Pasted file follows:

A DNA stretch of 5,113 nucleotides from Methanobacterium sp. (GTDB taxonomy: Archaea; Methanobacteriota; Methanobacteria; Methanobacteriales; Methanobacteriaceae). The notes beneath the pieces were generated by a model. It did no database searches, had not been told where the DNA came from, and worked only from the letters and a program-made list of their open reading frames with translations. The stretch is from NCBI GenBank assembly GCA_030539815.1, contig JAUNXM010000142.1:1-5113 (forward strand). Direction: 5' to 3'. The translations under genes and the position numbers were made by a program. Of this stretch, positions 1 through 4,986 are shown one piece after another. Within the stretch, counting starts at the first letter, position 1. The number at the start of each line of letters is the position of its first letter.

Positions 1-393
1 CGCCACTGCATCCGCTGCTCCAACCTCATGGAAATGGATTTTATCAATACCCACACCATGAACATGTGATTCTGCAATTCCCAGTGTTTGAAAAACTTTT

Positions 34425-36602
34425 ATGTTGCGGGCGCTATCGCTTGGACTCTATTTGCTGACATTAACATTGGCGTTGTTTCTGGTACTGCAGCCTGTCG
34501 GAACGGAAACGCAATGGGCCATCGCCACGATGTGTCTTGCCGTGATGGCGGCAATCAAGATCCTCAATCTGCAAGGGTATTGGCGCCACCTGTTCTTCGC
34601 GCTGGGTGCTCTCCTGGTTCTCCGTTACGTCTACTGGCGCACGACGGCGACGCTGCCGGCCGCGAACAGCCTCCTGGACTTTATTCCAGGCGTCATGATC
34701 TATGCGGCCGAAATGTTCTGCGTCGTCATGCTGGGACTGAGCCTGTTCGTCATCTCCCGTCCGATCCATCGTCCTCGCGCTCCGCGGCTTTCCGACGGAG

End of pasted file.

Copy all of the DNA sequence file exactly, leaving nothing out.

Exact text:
A DNA stretch of 5,113 nucleotides from Methanobacterium sp. (GTDB taxonomy: Archaea; Methanobacteriota; Methanobacteria; Methanobacteriales; Methanobacteriaceae). The notes beneath the pieces were generated by a model. It did no database searches, had not been told where the DNA came from, and worked only from the letters and a program-made list of their open reading frames with translations. The stretch is from NCBI GenBank assembly GCA_030539815.1, contig JAUNXM010000142.1:1-5113 (forward strand). Direction: 5' to 3'. The translations under genes and the position numbers were made by a program. Of this stretch, positions 1 through 4,986 are shown one piece after another. Within the stretch, counting starts at the first letter, position 1. The number at the start of each line of letters is the position of its first letter.

Positions 1-393
1 CGCCACTGCATCCGCTGCTCCAACCTCATGGAAATGGATTTTATCAATACCCACACCATGAACATGTGATTCTGCAATTCCCAGTGTTTGAAAAACTTTT

Positions 34425-36602
34425 ATGTTGCGGGCGCTATCGCTTGGACTCTATTTGCTGACATTAACATTGGCGTTGTTTCTGGTACTGCAGCCTGTCG
34501 GAACGGAAACGCAATGGGCCATCGCCACGATGTGTCTTGCCGTGATGGCGGCAATCAAGATCCTCAATCTGCAAGGGTATTGGCGCCACCTGTTCTTCGC
34601 GCTGGGTGCTCTCCTGGTTCTCCGTTACGTCTACTGGCGCACGACGGCGACGCTGCCGGCCGCGAACAGCCTCCTGGACTTTATTCCAGGCGTCATGATC
34701 TATGCGGCCGAAATGTTCTGCGTCGTCATGCTGGGACTGAGCCTGTTCGTCATCTCCCGTCCGATCCATCGTCCTCGCGCTCCGCGGCTTTCCGACGGAG